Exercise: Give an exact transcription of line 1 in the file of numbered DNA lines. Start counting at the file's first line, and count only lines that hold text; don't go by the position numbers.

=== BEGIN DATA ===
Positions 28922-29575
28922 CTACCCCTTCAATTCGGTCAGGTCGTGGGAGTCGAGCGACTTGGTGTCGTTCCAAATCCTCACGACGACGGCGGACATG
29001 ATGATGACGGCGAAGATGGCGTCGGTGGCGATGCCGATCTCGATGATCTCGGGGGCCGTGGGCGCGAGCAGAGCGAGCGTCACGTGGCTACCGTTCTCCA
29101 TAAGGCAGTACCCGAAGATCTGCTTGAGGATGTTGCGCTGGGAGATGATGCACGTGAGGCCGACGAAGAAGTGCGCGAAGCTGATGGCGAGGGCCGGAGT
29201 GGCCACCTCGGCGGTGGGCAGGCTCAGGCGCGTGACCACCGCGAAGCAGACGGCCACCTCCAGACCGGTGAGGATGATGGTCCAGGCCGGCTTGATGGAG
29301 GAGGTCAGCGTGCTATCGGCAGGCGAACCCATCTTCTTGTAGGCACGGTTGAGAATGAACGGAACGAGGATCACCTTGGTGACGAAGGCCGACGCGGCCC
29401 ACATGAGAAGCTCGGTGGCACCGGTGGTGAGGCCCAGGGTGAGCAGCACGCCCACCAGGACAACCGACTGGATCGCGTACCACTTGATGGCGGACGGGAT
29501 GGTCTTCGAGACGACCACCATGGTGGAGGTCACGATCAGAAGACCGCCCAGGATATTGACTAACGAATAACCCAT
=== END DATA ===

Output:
Positions 28922-29575